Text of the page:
This plays out in every avenue of life, but especially in the area of work and calling. In light of the cultural mandate, there is no real distinction between sacred and secular vocations. Doctors, teachers, homemakers, artists and construction workers are all doing the work God has assigned them, no less than pastors and missionaries. As such, each is to pursue their calling not obsessively, but with a view to performing it with excellence.
The welfare of the city
One of the primary ways the cultural mandate echoes the character of God is in its outward focus, its orientation of doing good to others and to the world at large. God calls people to seek the welfare of the city, or in other words, the society where he has placed them. He does this himself, as when he sends Jonah to preach to Nineveh, so that he might show mercy to “that great city, in which there are more than 120,000 persons who do not know their right hand from their left, and also much cattle.”
This injunction will take different forms for different people at different times. In many societies past and present, average citizens have no political voice, while in others, they are able to work for substantial social change. Through their work and other activities, they can contribute to the economic welfare and cultural enrichment of their society. In all cases, whether in big or small ways, they can advocate the cause of the marginalized and the oppressed, and promote peace and justice in the land where they live.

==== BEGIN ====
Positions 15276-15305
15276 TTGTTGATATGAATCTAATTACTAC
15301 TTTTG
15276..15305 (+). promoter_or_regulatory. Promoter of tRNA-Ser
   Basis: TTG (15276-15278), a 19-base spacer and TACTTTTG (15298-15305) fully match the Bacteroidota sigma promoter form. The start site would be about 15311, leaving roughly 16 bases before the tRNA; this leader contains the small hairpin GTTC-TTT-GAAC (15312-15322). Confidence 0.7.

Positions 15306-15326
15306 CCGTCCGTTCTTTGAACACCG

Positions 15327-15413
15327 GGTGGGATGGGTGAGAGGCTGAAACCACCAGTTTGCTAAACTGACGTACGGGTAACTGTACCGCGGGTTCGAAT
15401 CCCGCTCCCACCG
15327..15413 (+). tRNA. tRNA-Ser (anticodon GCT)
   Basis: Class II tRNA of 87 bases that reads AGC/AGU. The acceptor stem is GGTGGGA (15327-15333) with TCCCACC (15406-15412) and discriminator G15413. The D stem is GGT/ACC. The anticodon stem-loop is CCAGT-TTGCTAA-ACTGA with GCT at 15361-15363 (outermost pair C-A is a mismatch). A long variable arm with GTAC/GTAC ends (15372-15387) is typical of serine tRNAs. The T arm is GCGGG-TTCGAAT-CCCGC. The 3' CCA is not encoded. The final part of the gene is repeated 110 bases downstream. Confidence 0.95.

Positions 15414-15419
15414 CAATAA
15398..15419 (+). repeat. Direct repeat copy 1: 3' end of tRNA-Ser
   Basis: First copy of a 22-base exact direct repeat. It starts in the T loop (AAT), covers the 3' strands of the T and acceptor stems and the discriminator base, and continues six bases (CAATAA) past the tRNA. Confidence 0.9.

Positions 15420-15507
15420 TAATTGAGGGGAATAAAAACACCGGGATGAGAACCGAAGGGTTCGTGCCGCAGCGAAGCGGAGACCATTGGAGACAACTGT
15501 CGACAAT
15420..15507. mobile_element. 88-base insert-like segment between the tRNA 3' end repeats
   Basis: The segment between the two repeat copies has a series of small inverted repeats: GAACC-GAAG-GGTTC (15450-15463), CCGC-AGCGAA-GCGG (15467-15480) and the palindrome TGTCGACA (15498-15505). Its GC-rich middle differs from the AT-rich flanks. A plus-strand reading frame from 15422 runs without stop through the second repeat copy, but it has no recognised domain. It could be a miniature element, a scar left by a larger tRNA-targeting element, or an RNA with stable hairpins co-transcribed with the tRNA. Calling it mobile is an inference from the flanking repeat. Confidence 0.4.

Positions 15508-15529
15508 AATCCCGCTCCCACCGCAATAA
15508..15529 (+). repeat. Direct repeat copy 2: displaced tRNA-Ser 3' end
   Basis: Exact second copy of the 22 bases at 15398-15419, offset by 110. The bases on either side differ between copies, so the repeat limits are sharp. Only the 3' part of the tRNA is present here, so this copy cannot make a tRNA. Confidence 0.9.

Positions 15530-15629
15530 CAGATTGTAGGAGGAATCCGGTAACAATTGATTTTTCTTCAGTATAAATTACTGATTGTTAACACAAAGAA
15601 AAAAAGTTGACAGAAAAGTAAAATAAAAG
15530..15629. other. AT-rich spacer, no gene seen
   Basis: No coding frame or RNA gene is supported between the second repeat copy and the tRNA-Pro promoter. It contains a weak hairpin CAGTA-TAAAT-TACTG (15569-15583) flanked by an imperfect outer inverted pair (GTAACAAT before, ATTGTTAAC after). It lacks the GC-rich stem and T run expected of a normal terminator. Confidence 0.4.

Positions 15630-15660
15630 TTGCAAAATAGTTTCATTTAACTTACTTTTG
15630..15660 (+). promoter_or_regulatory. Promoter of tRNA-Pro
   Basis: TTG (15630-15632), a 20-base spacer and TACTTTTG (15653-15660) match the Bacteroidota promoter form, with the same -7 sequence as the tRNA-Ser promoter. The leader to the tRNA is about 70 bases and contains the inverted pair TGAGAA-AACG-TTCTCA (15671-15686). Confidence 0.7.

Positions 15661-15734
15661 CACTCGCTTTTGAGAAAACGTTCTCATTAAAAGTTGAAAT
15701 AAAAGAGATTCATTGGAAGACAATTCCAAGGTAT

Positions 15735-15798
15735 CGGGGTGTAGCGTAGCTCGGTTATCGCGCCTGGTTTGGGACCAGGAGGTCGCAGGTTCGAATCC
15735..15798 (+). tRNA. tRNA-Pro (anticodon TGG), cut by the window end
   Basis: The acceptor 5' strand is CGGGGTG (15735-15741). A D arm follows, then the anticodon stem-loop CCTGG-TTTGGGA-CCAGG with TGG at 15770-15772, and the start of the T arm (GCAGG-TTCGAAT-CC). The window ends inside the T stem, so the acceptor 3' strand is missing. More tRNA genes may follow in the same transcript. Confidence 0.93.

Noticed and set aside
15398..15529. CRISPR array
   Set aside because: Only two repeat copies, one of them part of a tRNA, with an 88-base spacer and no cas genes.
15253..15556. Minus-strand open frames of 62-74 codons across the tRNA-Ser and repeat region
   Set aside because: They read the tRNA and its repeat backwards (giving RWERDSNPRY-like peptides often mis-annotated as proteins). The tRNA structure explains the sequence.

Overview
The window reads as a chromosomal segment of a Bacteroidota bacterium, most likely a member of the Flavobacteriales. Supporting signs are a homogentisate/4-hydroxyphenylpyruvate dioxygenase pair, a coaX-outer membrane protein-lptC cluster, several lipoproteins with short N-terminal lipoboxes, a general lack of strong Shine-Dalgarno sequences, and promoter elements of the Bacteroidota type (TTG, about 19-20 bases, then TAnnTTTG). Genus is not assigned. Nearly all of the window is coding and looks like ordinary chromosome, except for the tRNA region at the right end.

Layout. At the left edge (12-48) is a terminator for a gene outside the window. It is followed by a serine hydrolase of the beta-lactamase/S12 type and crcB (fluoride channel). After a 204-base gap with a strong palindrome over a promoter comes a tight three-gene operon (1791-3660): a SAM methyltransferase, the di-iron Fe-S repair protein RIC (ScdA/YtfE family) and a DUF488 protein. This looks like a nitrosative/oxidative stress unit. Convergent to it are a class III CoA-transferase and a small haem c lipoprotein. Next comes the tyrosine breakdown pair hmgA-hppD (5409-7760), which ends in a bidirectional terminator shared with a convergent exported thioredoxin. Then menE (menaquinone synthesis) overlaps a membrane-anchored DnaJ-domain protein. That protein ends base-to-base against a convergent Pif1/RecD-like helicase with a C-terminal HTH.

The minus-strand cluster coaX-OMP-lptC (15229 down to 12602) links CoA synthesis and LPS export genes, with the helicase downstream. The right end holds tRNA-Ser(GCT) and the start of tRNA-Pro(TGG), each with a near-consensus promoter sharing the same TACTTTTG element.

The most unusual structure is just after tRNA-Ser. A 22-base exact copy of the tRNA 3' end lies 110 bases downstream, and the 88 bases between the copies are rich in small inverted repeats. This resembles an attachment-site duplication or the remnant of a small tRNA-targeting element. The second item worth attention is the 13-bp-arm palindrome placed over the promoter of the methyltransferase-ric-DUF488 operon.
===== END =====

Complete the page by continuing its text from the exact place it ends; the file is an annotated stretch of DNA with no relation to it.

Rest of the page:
All truth is God’s truth
During the early centuries of the church, there was a dispute between Tertullian, who felt that pagan philosophy had nothing useful to offer, and Justin Martyr, who believed that all truth was God’s truth, regardless of its source. But with the cultural mandate in view – not to mention Paul the Apostle quoting some of those pagan philosophers in his sermons and letters – it would appear Justin Martyr was the one who got it right.
God sends his sun and his rain on both the righteous and the unrighteous. He grants talents and wisdom to those who don’t know him. He gives the capacity to do good, show kindness and create beauty, even to those who reject him. This is what theologians call common grace. Whether knowingly or not, all people participate in God’s work of bringing order and benefit to his creation.
The Great Commission
According to God’s eternal plan, his Son was slain from before the foundation of the world, in order to save his people from their sins. But the plan encompasses far more than that. Through Christ, God is in the process of redeeming his whole creation, to the praise and glory of his name. This plan is playing out as a cosmic drama, a grand narrative of creation, fall, redemption and restoration.